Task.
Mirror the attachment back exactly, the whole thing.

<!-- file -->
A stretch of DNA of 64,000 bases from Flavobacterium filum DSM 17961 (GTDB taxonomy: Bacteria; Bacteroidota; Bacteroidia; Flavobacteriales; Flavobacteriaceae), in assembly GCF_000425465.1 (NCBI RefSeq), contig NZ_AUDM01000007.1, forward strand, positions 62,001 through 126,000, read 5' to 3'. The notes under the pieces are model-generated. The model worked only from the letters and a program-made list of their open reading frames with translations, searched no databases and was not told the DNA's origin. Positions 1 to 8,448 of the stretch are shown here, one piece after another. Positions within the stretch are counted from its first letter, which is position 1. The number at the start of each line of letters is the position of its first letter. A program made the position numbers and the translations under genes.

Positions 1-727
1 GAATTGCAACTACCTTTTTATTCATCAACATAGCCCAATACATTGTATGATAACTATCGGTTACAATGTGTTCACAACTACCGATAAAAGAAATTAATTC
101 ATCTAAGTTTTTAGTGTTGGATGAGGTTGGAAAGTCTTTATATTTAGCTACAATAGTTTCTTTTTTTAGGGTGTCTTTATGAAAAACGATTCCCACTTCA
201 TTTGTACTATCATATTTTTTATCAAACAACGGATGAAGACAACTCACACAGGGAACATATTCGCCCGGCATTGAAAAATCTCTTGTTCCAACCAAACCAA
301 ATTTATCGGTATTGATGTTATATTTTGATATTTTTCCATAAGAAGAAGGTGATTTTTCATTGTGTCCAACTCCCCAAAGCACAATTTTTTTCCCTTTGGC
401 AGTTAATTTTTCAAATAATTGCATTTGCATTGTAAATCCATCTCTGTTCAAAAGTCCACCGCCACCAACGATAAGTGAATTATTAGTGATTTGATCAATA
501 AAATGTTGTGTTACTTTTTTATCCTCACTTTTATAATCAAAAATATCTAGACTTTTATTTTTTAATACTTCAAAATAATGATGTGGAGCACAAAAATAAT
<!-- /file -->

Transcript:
A stretch of DNA of 64,000 bases from Flavobacterium filum DSM 17961 (GTDB taxonomy: Bacteria; Bacteroidota; Bacteroidia; Flavobacteriales; Flavobacteriaceae), in assembly GCF_000425465.1 (NCBI RefSeq), contig NZ_AUDM01000007.1, forward strand, positions 62,001 through 126,000, read 5' to 3'. The notes under the pieces are model-generated. The model worked only from the letters and a program-made list of their open reading frames with translations, searched no databases and was not told the DNA's origin. Positions 1 to 8,448 of the stretch are shown here, one piece after another. Positions within the stretch are counted from its first letter, which is position 1. The number at the start of each line of letters is the position of its first letter. A program made the position numbers and the translations under genes.

Positions 1-727
1 GAATTGCAACTACCTTTTTATTCATCAACATAGCCCAATACATTGTATGATAACTATCGGTTACAATGTGTTCACAACTACCGATAAAAGAAATTAATTC
101 ATCTAAGTTTTTAGTGTTGGATGAGGTTGGAAAGTCTTTATATTTAGCTACAATAGTTTCTTTTTTTAGGGTGTCTTTATGAAAAACGATTCCCACTTCA
201 TTTGTACTATCATATTTTTTATCAAACAACGGATGAAGACAACTCACACAGGGAACATATTCGCCCGGCATTGAAAAATCTCTTGTTCCAACCAAACCAA
301 ATTTATCGGTATTGATGTTATATTTTGATATTTTTCCATAAGAAGAAGGTGATTTTTCATTGTGTCCAACTCCCCAAAGCACAATTTTTTTCCCTTTGGC
401 AGTTAATTTTTCAAATAATTGCATTTGCATTGTAAATCCATCTCTGTTCAAAAGTCCACCGCCACCAACGATAAGTGAATTATTAGTGATTTGATCAATA
501 AAATGTTGTGTTACTTTTTTATCCTCACTTTTATAATCAAAAATATCTAGACTTTTATTTTTTAATACTTCAAAATAATGATGTGGAGCACAAAAATAAT